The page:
The Macroscopic Fundamental Diagram (MFD) describes the relation between accumulation and speed in a zone. While theoretically expected, empirical validations have been done with limited numbers of floating car (e.g., taxi) data, and loop detectors. This paper will verify existence, shape and crispness of the MFD using Floating Car Data (FCD) from Google. Due to the large amount of users (i.e., high penetration rate), this unique data-set contains traffic information with a high spatial resolution, a high spatial scope and high reliability. We use the data for 3 purposes. First, an MFD for the city of Amsterdam is constructed, revealing a strong relationship between the average density and the average flow. It also shows that the urban road network never reaches its capacity. Secondly, inhomogeneity is analysed. Traffic is well spread over the network, hence inhomogeneity is low. Moreover, if present, the inhomogeneity has only a minor effect on the flow. Also traffic in different directions is homogeneous. Thirdly, for the first time, an MFD is created for a whole country, which turned out to be very crisp as well. This suggests that small areas or a directional split are not needed to create crisp MFDs. That, in turn, implies that a crisp MFD is not a sufficient condition to apply control without considering internal dynamics. <br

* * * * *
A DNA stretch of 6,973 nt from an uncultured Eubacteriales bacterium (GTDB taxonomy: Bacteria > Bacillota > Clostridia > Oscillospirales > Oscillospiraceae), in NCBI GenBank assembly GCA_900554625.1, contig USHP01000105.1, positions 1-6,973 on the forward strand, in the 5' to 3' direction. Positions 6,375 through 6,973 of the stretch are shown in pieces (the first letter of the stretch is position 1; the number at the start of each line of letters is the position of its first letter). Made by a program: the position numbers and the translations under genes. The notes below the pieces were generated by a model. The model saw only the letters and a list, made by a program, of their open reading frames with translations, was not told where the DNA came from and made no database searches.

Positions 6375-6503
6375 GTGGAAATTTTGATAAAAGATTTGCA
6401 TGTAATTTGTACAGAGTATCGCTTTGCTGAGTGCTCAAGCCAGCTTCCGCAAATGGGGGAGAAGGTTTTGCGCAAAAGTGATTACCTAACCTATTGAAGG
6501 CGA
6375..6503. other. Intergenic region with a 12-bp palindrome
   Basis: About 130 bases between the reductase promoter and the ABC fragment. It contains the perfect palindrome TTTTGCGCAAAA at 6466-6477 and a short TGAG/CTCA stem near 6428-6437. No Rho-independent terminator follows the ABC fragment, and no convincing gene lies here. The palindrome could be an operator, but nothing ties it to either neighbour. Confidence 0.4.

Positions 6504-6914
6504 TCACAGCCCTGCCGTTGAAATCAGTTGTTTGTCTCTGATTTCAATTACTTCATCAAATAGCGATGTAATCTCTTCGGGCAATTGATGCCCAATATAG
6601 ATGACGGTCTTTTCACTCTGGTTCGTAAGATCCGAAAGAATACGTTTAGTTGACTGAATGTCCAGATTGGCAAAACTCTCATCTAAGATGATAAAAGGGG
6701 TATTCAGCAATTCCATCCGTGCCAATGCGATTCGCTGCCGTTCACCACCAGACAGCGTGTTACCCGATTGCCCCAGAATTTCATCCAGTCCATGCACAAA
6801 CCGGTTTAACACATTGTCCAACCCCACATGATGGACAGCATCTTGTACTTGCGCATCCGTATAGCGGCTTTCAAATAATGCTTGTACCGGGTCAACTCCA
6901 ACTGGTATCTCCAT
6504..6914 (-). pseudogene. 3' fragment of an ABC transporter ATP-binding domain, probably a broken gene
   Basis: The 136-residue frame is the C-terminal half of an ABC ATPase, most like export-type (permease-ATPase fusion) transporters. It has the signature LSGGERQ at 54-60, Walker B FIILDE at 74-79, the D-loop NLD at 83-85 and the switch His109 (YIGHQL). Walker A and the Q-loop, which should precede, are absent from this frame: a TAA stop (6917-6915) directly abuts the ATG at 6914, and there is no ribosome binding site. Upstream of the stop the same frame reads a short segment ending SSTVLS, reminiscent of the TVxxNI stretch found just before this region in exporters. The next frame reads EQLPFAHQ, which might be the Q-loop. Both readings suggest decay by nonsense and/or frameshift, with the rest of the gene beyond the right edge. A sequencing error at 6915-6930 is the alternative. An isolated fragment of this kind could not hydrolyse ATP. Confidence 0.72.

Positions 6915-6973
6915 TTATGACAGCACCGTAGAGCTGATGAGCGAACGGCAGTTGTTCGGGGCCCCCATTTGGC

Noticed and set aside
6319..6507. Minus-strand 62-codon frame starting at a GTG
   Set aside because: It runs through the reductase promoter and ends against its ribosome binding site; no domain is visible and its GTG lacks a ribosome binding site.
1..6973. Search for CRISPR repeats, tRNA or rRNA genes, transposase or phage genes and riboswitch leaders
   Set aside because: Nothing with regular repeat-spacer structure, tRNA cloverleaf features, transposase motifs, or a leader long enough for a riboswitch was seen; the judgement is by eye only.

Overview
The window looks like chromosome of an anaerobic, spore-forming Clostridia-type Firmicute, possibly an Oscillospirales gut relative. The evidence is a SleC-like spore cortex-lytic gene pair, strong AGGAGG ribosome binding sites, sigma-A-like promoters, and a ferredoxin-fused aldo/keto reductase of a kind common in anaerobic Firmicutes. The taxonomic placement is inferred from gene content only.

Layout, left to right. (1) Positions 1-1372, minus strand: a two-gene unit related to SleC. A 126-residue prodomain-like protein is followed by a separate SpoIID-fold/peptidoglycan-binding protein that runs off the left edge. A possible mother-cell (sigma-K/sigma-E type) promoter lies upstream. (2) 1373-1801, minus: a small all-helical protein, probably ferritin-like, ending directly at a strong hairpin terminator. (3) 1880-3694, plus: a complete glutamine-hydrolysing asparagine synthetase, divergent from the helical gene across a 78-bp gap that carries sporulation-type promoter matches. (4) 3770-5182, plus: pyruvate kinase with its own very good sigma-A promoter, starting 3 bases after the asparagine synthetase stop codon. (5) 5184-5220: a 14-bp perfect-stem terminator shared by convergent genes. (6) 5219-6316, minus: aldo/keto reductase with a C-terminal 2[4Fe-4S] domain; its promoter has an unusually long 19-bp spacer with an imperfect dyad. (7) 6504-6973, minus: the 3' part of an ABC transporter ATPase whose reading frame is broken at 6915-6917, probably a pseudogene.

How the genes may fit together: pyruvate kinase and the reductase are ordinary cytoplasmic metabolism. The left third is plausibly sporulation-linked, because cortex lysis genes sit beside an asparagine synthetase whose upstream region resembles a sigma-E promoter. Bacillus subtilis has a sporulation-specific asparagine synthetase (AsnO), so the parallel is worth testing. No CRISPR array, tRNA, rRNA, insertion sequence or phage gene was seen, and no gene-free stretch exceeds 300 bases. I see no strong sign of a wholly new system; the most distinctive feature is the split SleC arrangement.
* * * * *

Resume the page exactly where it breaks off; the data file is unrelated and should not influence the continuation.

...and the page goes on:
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Published on 01/01/2019

Volume 2019, 2019
DOI: 10.1109/itsc.2018.8570005
Licence: CC BY-NC-SA license

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